While many of us are simply grateful to have a job in this climate, it doesn't mean we can't also be ambitious about our working lives.

Whether you're struggling to find meaning in a job you hate, needing the courage to ask for a pay rise, or hoping to make working from a home a permanent thing — we can help.

Finding meaning at work

Last year, Isaac Freeman had to go back to a "dead-end" job just to make ends meet. 

"I felt as though I had stepped back in time, and none of the work I had done made any difference whatsoever," he wrote.

But there was a moment that changed his perspective and helped him to start making the most of his new gig.

Of course, many of us just hate the job we're already in — and there's no opportunity to go elsewhere.

If you can't change your current situation,  thinking about whether you can find fulfillment outside of work is a good place to start.

Last year also changed what we value, including when it comes to our careers.

Chloe Warren has taken a step back to focus on more creative work. 

"I'm making bugger all money but we can afford to live this way and I don't care what anyone may think about my choices anymore," she says.

Making working from home easier

Looking after your mental health while working from home is really important.

At the start of the pandemic, we spoke to Fiona Wright, a writer, and editor who's been working from home in Sydney for over 10 years, for her advice.

Scheduling in time for yourself and not staying in your PJs are just some ways to stay on top of things.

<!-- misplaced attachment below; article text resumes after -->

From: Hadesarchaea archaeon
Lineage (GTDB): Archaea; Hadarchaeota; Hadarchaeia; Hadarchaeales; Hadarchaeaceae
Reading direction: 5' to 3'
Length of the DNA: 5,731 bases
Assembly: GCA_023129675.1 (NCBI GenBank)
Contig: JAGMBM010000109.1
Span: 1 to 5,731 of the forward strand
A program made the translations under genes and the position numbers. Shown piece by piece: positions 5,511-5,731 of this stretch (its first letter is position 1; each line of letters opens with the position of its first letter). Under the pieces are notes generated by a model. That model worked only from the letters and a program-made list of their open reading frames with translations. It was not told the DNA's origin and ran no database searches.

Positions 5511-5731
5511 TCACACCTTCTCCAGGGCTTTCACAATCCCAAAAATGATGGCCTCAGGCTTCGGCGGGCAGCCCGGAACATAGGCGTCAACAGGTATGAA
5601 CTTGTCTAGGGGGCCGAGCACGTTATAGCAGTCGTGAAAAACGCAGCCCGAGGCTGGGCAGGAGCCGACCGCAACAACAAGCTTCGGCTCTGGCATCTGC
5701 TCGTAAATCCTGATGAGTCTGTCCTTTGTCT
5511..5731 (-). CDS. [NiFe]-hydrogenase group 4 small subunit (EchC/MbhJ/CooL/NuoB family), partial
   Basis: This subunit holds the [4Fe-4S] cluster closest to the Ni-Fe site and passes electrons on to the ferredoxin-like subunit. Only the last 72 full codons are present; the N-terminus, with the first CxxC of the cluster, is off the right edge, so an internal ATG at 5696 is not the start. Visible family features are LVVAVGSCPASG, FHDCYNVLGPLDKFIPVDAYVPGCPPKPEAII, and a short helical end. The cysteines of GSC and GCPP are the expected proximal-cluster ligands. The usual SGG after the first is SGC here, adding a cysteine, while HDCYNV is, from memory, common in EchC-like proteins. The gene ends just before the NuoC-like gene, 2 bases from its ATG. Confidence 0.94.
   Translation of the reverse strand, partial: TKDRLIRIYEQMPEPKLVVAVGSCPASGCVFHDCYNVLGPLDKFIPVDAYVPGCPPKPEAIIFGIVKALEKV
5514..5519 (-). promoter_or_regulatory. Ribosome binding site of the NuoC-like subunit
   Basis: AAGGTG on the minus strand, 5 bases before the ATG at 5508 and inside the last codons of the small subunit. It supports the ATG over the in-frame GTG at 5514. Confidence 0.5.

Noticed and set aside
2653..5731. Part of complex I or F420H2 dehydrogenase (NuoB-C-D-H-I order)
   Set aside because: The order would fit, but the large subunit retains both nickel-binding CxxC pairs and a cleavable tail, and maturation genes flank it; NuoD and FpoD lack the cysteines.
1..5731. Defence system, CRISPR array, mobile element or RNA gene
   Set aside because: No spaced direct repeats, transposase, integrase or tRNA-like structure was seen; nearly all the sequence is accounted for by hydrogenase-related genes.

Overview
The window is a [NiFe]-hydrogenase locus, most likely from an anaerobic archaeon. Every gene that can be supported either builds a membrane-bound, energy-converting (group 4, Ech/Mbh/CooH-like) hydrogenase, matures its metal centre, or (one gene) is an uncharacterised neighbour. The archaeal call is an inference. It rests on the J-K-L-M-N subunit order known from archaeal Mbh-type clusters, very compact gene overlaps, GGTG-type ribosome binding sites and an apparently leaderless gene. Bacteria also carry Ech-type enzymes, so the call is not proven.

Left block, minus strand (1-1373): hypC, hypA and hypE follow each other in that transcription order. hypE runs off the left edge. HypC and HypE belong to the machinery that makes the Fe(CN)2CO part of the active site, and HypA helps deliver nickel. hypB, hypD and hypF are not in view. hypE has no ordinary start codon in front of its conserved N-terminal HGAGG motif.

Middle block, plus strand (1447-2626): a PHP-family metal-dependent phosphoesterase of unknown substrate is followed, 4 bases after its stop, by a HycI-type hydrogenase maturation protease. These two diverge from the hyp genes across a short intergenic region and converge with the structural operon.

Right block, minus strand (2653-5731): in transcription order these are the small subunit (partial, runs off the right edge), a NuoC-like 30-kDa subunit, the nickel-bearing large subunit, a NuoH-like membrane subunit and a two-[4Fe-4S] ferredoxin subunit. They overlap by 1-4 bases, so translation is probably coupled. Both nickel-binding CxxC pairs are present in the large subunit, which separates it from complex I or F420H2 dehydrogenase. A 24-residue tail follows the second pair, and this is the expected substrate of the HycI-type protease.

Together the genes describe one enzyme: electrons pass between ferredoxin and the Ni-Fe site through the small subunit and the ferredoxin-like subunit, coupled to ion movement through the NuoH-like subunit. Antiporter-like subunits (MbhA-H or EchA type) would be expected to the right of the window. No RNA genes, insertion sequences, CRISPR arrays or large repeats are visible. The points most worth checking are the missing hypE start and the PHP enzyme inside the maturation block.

Staying with outfits for a moment, Kim Ward found wearing the right clothes helped boost her mood and productivity.

If you've been struggling with fatigue or staying focused in the home office, learning about microbreaks may help.

We also have some tips for dealing with noise and keeping an eye on your colleagues' wellbeing when you can't see them in person.

For those who've simply loved working from home, you may be wondering if it can continue.

There are some things to first consider, like the reality you'll probably work harder and that staying connected will be more effort.

If all of that sits right with you, these tips for asking your boss for the OK will come in handy.

And starting a new job remotely can be a little nerve-racking, but being organized and making the effort to bond with your workmates will help.

Changing careers (or kicking goals in your current one)

In 2020 Remya Ramesh landed a dream job in London running the design team of a global tech giant.

Besides working hard, Remya puts it down to setting good career goals. She uses a simple four-step process called the GROW model: Goal, Reality, Options, and Way Forward.

If changing careers is on your radar, be inspired by Samuel Jeyaseelan and Rupal Bhatikar, who both dramatically changed their line of work in their 30s.

Sticking around in the job you're already in? Even people who hate promoting themselves can get ahead.

These tips aimed at introverts include tapping into your values, role play, and seeing things from your employer's perspective.

Learning to say 'no' at work is also a valuable skill in achieving that work-life balance goal everyone is always raving about.

Show me the money

Does the thought of asking for a pay raise cause you to break out in a nervous sweat?

Asking your boss for more money can be terrifying. But, here's the thing: if you don't ask, you're unlikely to be given more.

Starting your preparations early, researching similar jobs, and writing a script could help you succeed. 

When going for a new job, you might be wondering the right time to bring up money. 

Turns out it will depend on where you're at in your career.

By the way, talking openly about pay with colleagues (if you haven't signed a clause stating otherwise) can help close gender and racial pay gaps. 

"Pay gaps exist because workers don't realize other colleagues are being paid differently," says Young Workers Centre director Felicity Sowerbutts.

Worried you're not being paid fairly? Understanding your payslip can help make sure you aren't being ripped off at work.